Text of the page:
When determining a procurement strategy businesses typically ask themselves a few key questions. Should we centralise or decentralise? Is it better to outsource or in-source? Do the benefits of near-shore outweigh those of far-shore?
Organisations looking to centralise are often looking to gain power by controlling spend across divisions and taking control of the contracts and suppliers the organisations uses. By taking control of spending companies hope to drive savings through establishing consistent business processes. However, in reality this approach often leads to dissatisfied internal customers who feel they cannot control what matters to them.
De-centralising the procurement function can also be problematic. When non-experts are charged with making purchasing decisions this can lead to increased, uncontrolled spend that is hard to account for.
However, with the advent of cloud-based e procurement systems, companies can have the best of both worlds. E procurement platforms can help organisations to have all the benefits of centralised procurement policy with the advantage of local purchasing power.
E sourcing can help companies:
- control what matters
- establish consistent processes with an approval chain
- enforce utilising recommended suppliers
- control employee spend through allowing users to establish spending thresholds
- let internal stakeholders manage what matters to them
- access complete real-time data from right across the supply chain, globally and locally
Outsource or in-source?
E sourcing can also help companies deal with the question of whether to outsource or in-source certain business processes and functions. E procurement systems can provide the means to automate the process based on pre-defined rules, set centrally by knowledgeable experts. Through utilising this approach organisations realize savings and see improvements in quality and service.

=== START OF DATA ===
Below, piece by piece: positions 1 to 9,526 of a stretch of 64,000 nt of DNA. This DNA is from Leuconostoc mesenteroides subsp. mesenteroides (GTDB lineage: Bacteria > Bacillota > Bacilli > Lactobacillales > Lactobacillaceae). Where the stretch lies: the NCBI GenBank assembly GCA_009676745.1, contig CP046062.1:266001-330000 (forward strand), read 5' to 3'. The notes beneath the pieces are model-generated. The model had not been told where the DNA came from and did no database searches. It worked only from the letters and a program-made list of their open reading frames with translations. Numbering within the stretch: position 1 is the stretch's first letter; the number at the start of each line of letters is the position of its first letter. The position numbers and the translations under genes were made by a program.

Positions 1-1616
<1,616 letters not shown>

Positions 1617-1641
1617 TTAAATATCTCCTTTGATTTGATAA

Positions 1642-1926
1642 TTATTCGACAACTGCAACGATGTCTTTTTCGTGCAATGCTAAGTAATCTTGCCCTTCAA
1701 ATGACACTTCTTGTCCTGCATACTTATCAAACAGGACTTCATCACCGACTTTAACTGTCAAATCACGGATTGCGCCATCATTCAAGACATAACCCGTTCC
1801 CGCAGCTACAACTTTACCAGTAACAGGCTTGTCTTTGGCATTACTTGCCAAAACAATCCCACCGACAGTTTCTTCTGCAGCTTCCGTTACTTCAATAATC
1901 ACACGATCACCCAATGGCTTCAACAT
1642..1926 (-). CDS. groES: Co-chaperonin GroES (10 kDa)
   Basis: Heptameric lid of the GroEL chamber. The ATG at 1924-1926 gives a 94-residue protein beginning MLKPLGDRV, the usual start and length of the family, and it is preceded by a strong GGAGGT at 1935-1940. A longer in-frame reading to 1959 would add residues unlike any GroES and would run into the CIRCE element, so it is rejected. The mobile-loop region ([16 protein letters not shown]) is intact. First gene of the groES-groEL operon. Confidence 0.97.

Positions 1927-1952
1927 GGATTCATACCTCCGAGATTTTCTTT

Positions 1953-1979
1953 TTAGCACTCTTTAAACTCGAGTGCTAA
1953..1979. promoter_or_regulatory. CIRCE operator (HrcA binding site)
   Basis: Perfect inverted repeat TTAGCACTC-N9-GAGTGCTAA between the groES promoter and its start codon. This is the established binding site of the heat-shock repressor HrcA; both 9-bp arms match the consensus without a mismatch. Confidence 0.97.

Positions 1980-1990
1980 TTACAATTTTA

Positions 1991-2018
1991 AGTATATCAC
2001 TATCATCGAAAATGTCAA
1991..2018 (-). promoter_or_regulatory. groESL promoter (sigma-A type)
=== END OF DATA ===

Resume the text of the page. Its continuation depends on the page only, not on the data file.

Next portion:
For example, Claritum’s e procurement system can automate the process of routing orders to internal production facilities or out to external vendors based on turn-around time, production requirements, deadline, price, quantity and a host of other criteria. Additionally, pricing can be set with specific break-points, so different quantities or optional requirements can dictate the optimum production facility. Whether internally or externally produced, every order trail is auditable, with appropriate approval limits and service level response times tracked easily.
Near shore or far-shore?
Companies may choose to outsource their operations to onshore, offshore, or near shore locations and must make a decision after comparing all of the benefits of cost savings, speed, quality and expertise against any potential problems.
Far-shore outsourcing, outsourcing business processes to a faraway country such as India or China, may offer the greatest cost saving benefits but problems include communication problems caused by cultural and time differences. Onshore outsourcing, locating business operations of the company to another company in the same country or region, offers less cost savings but has the advantage of better communication through face to face contact and better quality results. Near shore outsourcing, which involves outsourcing operations of the company to a nearby country that has a similar culture and skills, offers some cost savings benefits over onshore whilst avoiding some of the problems of offshore outsourcing.
Technology can help overcome some of the problems of communication caused by outsourcing. Cloud based e procurement systems can help by enabling companies to set up standard vocabularies for business processes. Additionally, data is updated in real time, meaning reporting can be retrieved in real time from anywhere in the world and on an increasing number of devices. This has the effect of enabling global collaboration between individuals anywhere in the world.
We believe that technology is changing the way organisations view outsourcing. Cloud based e procurement systems enable procurement to control cost centrally but also allow for a degree of regional control making sure that all the parties involved get the best of both worlds.